3601 McDonough Street, Joliet, IL 60431

Call Us815-727-0100

McNamara Phelan McSteen, LLC

Can Disorderly Conduct Lead to Criminal Charges in Illinois?

 Posted on June 09, 2020 in Criminal Defense

Joliet criminal defense attorneyThere are many acts that can result in a criminal charge. For some offenses, physical harm or the threat of harm is involved, but that is not the case in other crimes. Many people have heard of the phrase “disorderly conduct,” but they may not know what exactly that entails. Some may think it is simply disturbing neighbors by playing loud music, yelling during a domestic argument, or revving a motorcycle or car engine. 

Under Illinois law, disorderly conduct is a criminal charge that includes numerous actions or behaviors. The statute defines it as “an act in such unreasonable manner as to alarm or disturb another, to provoke a breach of the peace.” Disturbing the peace can result in criminal charges depending on the extent of the incident. It is important to know what actions constitute disorderly conduct in order to avoid an arrest and possible conviction. 

What Actions Constitute Disorderly Conduct?

If police believe that certain behaviors cause enough of a disturbance, an officer may place someone under arrest for this offense. A few examples of disorderly conduct in Illinois include:

  • Making a false report of a fire alarm
  • Making a threat against a school
  • Making a fake 911 call
  • Entering another person’s property without permission/trespassing
  • Invasion of privacy 
  • Falsely reporting abuse or neglect of a child

It is important to understand that these behaviors must be done knowingly or with intent to deceive. For example, it is not illegal to call 911 to report a fire because you smell or see smoke, even if the fire turns out to be a neighbor burning leaves. Likewise, reports of suspected abuse of a child must be made in good faith, not out of spite or an intent to harass the parents.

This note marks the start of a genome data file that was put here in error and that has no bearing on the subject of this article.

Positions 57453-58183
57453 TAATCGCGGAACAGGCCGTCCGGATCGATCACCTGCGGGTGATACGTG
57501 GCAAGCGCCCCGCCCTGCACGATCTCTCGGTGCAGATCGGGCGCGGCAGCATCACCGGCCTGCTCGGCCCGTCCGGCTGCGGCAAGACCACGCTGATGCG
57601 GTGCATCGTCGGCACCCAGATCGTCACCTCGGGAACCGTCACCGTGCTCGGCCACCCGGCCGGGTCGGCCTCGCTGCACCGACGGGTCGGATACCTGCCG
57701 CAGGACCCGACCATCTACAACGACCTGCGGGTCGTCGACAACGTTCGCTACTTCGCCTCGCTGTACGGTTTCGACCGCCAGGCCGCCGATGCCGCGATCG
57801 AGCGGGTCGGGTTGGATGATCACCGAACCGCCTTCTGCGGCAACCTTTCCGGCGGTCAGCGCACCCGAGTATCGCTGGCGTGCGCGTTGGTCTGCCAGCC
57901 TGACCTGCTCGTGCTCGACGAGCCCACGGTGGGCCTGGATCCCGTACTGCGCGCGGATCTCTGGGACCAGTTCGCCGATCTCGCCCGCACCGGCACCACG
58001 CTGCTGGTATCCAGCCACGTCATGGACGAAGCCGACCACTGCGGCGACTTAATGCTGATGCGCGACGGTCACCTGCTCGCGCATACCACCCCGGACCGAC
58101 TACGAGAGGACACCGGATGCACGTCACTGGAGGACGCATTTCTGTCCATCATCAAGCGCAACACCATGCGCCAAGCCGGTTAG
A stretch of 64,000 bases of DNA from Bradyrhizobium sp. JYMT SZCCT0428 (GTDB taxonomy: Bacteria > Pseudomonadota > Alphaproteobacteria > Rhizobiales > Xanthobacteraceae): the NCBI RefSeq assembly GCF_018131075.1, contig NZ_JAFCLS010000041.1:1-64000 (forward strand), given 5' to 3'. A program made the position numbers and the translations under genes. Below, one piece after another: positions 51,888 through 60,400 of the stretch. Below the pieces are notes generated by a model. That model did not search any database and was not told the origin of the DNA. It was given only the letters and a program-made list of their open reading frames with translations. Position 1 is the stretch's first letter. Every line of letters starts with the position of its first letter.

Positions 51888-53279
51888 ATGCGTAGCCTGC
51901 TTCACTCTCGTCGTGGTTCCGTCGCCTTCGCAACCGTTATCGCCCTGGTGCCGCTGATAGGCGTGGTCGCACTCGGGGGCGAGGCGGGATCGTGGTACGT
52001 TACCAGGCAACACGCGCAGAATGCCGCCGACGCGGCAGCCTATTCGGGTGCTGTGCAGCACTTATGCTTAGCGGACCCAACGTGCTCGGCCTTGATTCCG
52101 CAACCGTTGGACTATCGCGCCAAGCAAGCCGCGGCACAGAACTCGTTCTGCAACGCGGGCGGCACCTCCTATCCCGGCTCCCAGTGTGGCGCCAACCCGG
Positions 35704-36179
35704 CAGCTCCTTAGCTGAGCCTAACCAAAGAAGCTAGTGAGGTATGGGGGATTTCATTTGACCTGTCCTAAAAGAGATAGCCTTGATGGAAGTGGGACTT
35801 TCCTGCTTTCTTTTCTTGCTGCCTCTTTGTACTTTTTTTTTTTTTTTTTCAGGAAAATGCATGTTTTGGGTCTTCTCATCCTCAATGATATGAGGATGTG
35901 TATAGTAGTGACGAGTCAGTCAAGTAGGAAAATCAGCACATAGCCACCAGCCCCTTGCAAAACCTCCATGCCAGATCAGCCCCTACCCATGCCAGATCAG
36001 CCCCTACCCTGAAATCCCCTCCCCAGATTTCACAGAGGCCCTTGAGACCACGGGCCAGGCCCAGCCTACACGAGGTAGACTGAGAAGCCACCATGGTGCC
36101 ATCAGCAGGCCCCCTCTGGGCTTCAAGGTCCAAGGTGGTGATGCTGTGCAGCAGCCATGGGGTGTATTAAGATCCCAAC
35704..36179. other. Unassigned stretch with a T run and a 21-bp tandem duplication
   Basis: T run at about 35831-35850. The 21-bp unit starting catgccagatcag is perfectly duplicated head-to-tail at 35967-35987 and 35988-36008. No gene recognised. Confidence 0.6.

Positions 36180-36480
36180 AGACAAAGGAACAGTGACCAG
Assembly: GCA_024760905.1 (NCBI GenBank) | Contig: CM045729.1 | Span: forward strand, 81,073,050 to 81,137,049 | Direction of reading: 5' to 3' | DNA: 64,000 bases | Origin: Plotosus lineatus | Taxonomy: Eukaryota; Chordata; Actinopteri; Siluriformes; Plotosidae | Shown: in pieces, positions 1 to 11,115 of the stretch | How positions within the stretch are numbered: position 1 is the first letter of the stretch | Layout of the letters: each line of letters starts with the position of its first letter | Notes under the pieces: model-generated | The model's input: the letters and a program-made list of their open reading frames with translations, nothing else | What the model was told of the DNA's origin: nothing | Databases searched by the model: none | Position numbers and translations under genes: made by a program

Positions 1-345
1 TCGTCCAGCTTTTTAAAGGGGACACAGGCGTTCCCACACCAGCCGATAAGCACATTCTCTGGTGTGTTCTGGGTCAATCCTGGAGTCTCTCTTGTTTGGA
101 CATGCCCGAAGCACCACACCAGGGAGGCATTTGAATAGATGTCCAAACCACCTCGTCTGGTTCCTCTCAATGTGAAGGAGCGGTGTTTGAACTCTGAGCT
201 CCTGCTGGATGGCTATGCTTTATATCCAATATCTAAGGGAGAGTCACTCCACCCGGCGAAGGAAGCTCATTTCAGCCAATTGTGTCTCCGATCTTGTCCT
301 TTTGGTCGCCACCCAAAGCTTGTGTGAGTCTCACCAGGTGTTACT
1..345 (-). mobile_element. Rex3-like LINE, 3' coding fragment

Misdemeanor and Felony Penalties 

Disorderly conduct can result in misdemeanor or felony charges depending on the details of the incident. The punishments for a conviction on such charges range as follows:

  • Class C misdemeanor: One month in jail or two years of probation and a $1,500 fine
  • Class B misdemeanor: Six months in jail or two years of probation and a $1,500 fine
  • Class A misdemeanor: One year in jail or two years of probation and a $2,500 fine
  • Class 4 felony: Three years in jail and a fine up to $25,000
  • Class 3 felony: Five years in jail and a fine of $3,000-$25,000

The challenge with disorderly conduct charges is that they can be somewhat subjective. Since the accusations are often based on a police officer’s opinion, many arrests are made without justification. Therefore, this can occur even if a person’s actions did not rise to the level of a criminal offense. It can often be up to the police officer’s discretion to decide whether a person’s behavior is simply annoying or irritating, or whether it constitutes criminal conduct.

Contact a Will County Criminal Defense Lawyer

Certain criminal acts are committed unintentionally. Disorderly conduct charges in Illinois can carry significant penalties depending on the circumstances of the incident. If you or someone you know is facing possible jail time or fines due to disorderly conduct, it is essential that you seek professional legal counsel as soon as possible to avoid a conviction. At McNamara Phelan McSteen, LLC, we use investigation, problem solving, and communication to defend you against criminal charges. Our exceptional Joliet criminal law attorneys will work tirelessly to protect your rights and your reputation. Call us today at 815-727-0100 to schedule your free consultation. 




Share this post:
Will County Bar Association Illinois State Bar Association Lions Minooka AV 2019 Rotary DuPage County Bar Association Workers Compensation Lawyers Association
Back to Top